Iceman - Preservation

Topics: Copper, Bronze Age, Tattoo Pages: 9 (2915 words) Published: August 30, 2005
1. Explain why the iceman was so well preserved? ( source one)

It is said that a frozen body will stay preserved over hundreds, even thousand of years. During the first stage of investigations Austrian archaeologist Konrad Spindler researched the layout which had proved that the iceman's body position and placement of weapons were preserved in the same position from when the Iceman had died, it had also been proved that the body was initially covered in a thin layer of snow which had helped complete the freeze drying process before it turned into ice. The body had been so well preserved because of the depth that the Iceman was actually lying in the ground, which was near the watershed (watershed meaning a line of high land where streams on one side flow into one river or sea and streams on the other side flow into another.) This meant that a glacier would be able to develop above him throughout the next millennia without moving his position down hill. In this position he was able to remain buried, frozen, covered and protected by the cold over a period of 5,300 years as the worlds oldest, best preserved natural mummy.
2a) What purpose do you think the tattoo served? (Source 2)

Scientists believe that the Iceman's tattoo's were first applied in 3,200 BC, the first evidence of acupuncture. Based on this information I believe that this ‘cruciform tattoo' was marked on the iceman's body in order to serve as a medical and therapeutic purpose, as it was discovered that he suffered from Acute Arthritis, Worms and Diarrhoea. Dr Frank Bahr (President of the German Academy for Acupuncture) who studies the trends and patterns of the iceman's tattoos, believes that the cruciform, meaning cross-shape, tattoo and a master point tattoo on his back were applied in order to treat rheumatism. Bahr says ""These points would still be selected by the best acupuncturists today." "It is the most common combination for treating rheumatic illness." Bahr also discovered 15 other smaller groups of tattoos marked on the Iceman's back and legs which form an ancient acupuncture chart developed in central Europe, 2000 years before china. Bahr states "I was amazed , 80% of the points correspond to those used in Acupuncture today."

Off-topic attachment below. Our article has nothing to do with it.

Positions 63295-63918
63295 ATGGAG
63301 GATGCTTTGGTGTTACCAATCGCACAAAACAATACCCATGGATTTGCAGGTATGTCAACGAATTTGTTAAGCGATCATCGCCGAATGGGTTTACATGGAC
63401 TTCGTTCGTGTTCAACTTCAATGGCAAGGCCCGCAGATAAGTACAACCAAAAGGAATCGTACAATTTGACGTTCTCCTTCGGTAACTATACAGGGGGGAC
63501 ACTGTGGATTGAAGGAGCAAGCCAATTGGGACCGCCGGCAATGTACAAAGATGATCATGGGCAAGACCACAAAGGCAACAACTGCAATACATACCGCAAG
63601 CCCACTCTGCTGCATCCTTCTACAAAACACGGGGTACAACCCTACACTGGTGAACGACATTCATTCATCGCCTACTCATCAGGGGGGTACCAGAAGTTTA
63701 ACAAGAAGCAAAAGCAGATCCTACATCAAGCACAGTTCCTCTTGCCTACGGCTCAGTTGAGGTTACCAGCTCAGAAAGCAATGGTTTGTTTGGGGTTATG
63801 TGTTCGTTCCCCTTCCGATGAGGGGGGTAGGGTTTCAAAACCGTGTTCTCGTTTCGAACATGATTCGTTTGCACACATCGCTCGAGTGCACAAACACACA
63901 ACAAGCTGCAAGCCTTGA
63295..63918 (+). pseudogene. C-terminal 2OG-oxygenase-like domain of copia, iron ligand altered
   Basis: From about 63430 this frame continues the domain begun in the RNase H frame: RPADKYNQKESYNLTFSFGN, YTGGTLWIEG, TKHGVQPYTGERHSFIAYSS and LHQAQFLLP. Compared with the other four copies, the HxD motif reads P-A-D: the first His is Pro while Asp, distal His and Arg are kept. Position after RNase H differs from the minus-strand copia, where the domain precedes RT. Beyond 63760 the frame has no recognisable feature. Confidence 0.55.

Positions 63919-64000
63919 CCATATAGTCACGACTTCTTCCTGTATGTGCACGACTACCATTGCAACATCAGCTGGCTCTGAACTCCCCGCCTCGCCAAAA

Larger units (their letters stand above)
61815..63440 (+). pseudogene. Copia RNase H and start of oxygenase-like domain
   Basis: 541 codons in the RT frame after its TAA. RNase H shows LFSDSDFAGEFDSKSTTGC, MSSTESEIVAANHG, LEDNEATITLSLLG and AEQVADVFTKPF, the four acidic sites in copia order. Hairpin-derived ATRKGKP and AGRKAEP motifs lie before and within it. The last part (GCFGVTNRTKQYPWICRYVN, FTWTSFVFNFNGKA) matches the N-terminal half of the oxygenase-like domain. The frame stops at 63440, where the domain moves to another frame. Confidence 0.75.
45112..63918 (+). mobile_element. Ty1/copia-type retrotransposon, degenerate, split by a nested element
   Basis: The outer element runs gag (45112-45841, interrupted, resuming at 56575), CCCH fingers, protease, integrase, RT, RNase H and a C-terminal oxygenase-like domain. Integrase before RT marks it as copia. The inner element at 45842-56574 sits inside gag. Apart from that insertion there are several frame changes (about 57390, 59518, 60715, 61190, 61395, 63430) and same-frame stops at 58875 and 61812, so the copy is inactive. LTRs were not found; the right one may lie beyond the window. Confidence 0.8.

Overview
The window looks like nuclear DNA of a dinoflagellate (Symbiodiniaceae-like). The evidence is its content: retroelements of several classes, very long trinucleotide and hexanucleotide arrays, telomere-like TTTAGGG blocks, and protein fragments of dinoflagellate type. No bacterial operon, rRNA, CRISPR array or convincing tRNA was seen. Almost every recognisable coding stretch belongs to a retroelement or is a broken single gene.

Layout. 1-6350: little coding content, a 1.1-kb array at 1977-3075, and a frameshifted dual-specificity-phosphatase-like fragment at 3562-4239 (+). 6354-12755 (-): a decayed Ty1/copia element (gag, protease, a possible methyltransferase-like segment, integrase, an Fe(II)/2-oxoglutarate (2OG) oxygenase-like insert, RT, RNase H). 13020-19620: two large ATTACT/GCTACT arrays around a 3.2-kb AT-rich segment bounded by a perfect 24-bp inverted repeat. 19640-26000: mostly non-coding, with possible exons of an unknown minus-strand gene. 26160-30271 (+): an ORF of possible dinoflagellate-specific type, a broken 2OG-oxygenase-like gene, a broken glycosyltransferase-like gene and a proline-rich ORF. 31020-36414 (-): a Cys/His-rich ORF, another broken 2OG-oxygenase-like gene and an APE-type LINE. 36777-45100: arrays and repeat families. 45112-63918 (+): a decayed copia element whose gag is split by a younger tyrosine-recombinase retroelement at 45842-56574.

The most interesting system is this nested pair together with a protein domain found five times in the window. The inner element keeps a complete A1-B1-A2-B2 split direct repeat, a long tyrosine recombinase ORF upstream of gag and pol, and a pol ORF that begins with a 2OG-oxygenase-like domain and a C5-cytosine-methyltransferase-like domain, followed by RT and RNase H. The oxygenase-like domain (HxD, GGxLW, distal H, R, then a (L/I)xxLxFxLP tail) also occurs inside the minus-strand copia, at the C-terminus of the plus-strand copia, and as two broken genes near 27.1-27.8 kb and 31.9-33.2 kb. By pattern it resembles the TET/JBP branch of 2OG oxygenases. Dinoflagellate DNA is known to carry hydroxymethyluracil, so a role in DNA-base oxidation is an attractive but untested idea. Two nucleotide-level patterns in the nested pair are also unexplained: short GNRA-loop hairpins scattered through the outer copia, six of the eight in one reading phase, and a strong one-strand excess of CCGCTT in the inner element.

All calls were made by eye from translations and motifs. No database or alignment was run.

2b) How does this influence previous historical concept of body art?

Body art is one of the oldest forms of creative expression known to man-kind, cave paintings date it back to almost 8000BC. The spread of tattooing although presumed to have began much earlier was first recorded in Egypt during the building of the pyramids. When the Egyptians extended their empire, tattooing extended as well to civilizations such as Crete, Greece, Persia, and Arabia. Later on in 2000BC this form of body art also reached china. With almost every culture influencing the practice of tattoo's, the concept ranged from medical purposes, branding slaves to even determining the coming out of women. Examples include:

- In ancient Greek and Rome tattooing was used in order to brand slaves and criminals. Greeks also used tattoos to identify and communicate with spies. It was during this period tattooing spread to central Europe and tattoos were used for medical purposes such as acupuncture which would later on influence the Chinese acupuncture society. - In the Marquesas islands they were applied to dignify honour and status. - Ainu people (western Asia) also used tattooing to show social status, for example a married women would have a specific tattoo. The Ainu people soon introduced tattoos to Japan who used them for religious rites - In Borneo, as a cultural tradition women were actually tattooists. They used tattooing to identify what tribe or religion a man belonged to.

3. Look at source 3 how have modern scientific research methods and...

Bibliography: Konarad Spindler (1995) The Man In The Ice, Orion Books, London
Chapter 13 Page 69-71
Toni Hurley, Philippa Medcalf, Jan Rolph (2000) Antiquity 1 Second Edition, Oxford University Press, South Melbourne Victoria, Australia
Chapter 1 Page 5
Chapter 10 Page 103, 104, 113
Scott Fetzer (1991) The World Book Encyclopedia, World Book Inc, Chicago London Sydney Toronto
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